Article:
Specifically, the task force is focused on the certification criteria for EHR products certified under the ONC Health IT Certification Program that cover transmission of data from EHRs to public health in these domains: immunization registries, syndromic surveillance, reportable laboratory tests, cancer registries, electronic case reporting (eCR), antimicrobial use and resistance reporting, and healthcare surveys (§170.315(f)(1) through (7). The task force is expected to:

  • Examine gaps in both functionality and standards
  • Identify systems functions on the public health side that could benefit from increased standardization and possible certification
  • Recommend data flows that should be prioritized for standardization

The task force chairpersons indicated that the group would take a “public health first” perspective in its work, focusing on the needs of public health agencies at all levels of government first and foremost. A key metaphor used repeatedly was the need to set an appropriate “floor” for interoperability with clinical care while allowing for plenty of room for growth up to the “ceiling.”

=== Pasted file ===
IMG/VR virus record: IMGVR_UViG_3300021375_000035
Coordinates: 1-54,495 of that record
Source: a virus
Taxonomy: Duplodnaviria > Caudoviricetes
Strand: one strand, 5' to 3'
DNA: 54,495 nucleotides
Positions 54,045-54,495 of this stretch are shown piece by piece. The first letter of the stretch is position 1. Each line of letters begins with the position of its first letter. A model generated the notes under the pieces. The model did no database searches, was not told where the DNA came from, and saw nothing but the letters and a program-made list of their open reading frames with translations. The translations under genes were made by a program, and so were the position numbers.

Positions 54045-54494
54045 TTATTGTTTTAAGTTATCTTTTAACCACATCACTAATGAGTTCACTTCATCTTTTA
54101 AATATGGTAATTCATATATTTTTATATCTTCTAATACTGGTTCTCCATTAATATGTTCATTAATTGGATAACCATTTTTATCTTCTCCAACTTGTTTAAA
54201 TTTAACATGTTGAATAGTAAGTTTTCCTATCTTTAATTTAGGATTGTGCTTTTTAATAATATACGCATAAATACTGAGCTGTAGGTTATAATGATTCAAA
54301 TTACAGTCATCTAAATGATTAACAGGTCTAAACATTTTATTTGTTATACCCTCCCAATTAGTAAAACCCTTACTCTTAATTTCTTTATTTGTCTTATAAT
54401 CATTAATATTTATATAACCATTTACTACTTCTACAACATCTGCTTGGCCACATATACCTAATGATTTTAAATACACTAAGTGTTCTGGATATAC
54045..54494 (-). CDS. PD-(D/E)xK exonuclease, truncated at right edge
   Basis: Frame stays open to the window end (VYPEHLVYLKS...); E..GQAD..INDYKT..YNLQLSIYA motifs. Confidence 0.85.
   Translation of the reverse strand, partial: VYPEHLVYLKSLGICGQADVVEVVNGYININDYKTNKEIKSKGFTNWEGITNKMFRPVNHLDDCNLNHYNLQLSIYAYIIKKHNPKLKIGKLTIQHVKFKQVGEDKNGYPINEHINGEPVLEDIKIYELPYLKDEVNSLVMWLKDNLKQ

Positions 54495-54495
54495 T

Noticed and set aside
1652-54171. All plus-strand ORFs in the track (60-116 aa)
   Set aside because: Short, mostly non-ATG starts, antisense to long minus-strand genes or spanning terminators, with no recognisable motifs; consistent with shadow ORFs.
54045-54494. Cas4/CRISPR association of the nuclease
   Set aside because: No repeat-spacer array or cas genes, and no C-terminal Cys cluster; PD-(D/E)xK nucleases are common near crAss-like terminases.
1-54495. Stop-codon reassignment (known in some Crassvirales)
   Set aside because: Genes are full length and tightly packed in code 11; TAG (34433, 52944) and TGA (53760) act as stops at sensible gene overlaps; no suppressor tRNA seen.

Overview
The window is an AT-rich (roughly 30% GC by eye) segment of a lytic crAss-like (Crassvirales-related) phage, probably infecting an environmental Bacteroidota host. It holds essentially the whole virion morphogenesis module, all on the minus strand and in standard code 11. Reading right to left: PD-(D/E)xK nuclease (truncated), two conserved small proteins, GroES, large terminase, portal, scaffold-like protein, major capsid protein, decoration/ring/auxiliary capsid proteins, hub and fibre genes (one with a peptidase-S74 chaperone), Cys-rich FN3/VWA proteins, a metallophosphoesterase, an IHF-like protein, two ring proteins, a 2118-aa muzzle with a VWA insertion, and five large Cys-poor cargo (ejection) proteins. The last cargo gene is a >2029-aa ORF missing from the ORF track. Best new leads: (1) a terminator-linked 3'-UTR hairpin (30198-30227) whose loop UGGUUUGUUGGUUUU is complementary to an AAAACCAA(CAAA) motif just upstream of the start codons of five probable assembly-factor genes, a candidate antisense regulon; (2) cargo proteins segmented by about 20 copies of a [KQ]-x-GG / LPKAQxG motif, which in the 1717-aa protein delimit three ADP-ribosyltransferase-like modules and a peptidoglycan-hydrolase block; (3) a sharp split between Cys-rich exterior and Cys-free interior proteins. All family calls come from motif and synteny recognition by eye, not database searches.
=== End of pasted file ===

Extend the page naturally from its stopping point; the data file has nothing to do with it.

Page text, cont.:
To date there have been four meetings (I didn’t even know about the task force’s existence until three meetings had already taken place). The process for each meeting seems to be about a half hour of “expert testimony” from several presenters on a particular data submission topic followed by about a half hour of discussion. The remaining half hour is used to review a working document of recommendations that committee members edit in between meetings but which is not posted for public review. 

The current focus is on the capability of EHRs to submit data to public health. Increasingly, public health agencies are beginning to focus on their capability to receive and process this data, as well as perform new kinds of activities like responding to queries from clinical care; sending queries to clinical care for supplemental data; and increased reporting of data to CDC. Unlike EHRs, public health information systems currently have no certification process, though the American Immunization Registry Association (AIRA) has a robust but voluntary Measurement and Improvement Initiative that comes pretty close for Immunization Information Systems (IIS). The CDC’s Data Modernization Initiative (DMI) will continue to help agencies focus on these improvements and embrace new technologies like HL7’s Fast Healthcare Interoperability Resources (FHIR).

So far the task force has discussed three domains: immunization, electronic case reporting (eCR), and electronic lab reporting (ELR). Nothing dramatically new has been reported or discussed. In future posts I will discuss the task forces deliberations and recommendations more specifically so stay tuned!

This post was authored by Noam H. Arzt, and first published in the HLN Blog. It is reprinted by Open Health News with permission. The original post can be found here.